I ask students today to engage in a bit of creative fun. As part of a two-part warmup, I first ask them to try to list 3-5 examples of the conservation of energy. Though students may not be aware, we've invoked this principle nearly every day in class. With this exercise, I'm hoping to make that more evident.
Once they have their list, I ask them to collaborate with 1-2 other students to create a tweet, pretending that they've just discovered this principle and wish to announce it to the world. In addition to creating the tweet, I ask students to develop a twitter handle and add in a hashtag that will make the tweet "trend worldwide." These elements add a bit of levity to the task and tend to open up the thinking.
After a three-minute window to create their lists, I give students about five minutes to generate the tweet and another five minutes or so to share their works. My hope is to create a memorable moment about the conservation of energy that is not, in any way, tied to a computational model. Many students actually access their Twitter accounts to confirm that their entry meets the 140-character limit. One student decided the world needed to know: here's her tweet.
Prior to this class, students have been preparing simple, short demonstration of electrostatic phenomenon. In a previous class, they rehearsed and some students volunteered to show their demos today.
I have asked students to take on this task for a variety of reasons. First, one of my failings as a teacher is that I am terrible at demonstrations! Second, and more importantly, students both enjoy the process of finding and prepping a demo but also seem to internalize many of the fundamental concepts of charges while doing so. As a related note, the sense of fun and playfulness that accompanies this exercise goes a long way toward creating student ownership of the classroom.
Here, two students prepare a number of small bits of paper to be picked up by the charged balloon:
And, here, they are successful!
As with the previous demonstrations, I want my presenters to articulate the role that charged particles play in their demo. I want my student audience to appreciate the variety of ways that static charges can be witnessed and, to a limited extent, controlled or manipulated.
I gather students back to their seats to begin thinking about electricity and electric circuits. To get early student conceptions about circuits, I ask my students to engage in a two-minute "free write." They try to get whatever thoughts they have about "circuits" on paper. After this writing exercise, I ask them to turn to one another and share their thoughts. Now, having written, talked, and spoken about circuits, they are much more likely to contribute to the large class discussion.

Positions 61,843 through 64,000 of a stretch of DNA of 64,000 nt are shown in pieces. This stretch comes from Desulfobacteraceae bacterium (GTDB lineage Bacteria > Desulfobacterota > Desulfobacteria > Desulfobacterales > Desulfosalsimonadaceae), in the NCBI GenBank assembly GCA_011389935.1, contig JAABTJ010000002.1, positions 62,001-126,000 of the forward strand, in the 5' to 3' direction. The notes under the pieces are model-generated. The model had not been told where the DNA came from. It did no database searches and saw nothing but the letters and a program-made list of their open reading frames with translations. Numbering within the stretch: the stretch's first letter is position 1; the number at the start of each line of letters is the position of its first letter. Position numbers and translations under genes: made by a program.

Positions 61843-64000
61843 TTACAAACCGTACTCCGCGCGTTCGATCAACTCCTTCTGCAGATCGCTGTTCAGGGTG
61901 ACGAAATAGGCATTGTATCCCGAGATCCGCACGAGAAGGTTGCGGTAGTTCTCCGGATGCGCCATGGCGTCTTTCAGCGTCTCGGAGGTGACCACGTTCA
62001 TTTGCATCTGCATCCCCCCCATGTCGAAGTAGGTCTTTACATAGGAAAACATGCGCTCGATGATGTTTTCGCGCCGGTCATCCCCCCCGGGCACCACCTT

I ask for students to shout out their ideas to me and I try to capture their thoughts on the board as rapidly as possible - this can lead to a messy situation! (A clean version is also provided.) We spend a few minutes looking over the results without needing to correct any ideas or comment on every one. The important aspect of this is to really see what our preconceptions are about the topic of circuits. While there are some responses that are just silly, many of the main vocabulary words associated with circuits are present in our list. What seems to be missing is any true sense of the meanings of those words.
After gathering their thoughts on the board, I call up a simulation which allows us to pursue some of the ideas generated in this segment of class. By using that simulation, we start the process of assimilating those vocabulary words into our learning.
After facilitating the student discussion of preliminary thoughts about circuits, I show my students a circuit simulation that allows them to build circuits with simple elements. At my Smartboard, I show the following screen and begin to introduce the features of the simulation.
The simulation starts off blank but includes a number of possible elements to populate the board. For example, students can build a simple circuit or anything more complex; I limit this segment of class to some simple variations.
The point of this activity is to stimulate students' thinking and to provide an opportunity for them to speculate about the influence of a variety of changes. Students have questions - "What happens when you ad another light bulb?" - but I try not to immediately provide answers. Instead, I use the simulation to create insight into student questions. For example, if a student wants to know what will happen to the brightness of the first bulb if we add a second one, I solicit student thoughts, then create the circuit at the board, and we observe any changes. I continually facilitate the discussion, looking for ways to touch upon the ideas of voltage and current. I also add in challenges, asking students to come to the board to, say, reverse the direction of the current in a given circuit.
The lesson ends with some intuition developed about voltage, current, and energy in a circuit. It is not the goal to have these concepts defined properly but, rather, to have them seem familiar for the work that lies ahead.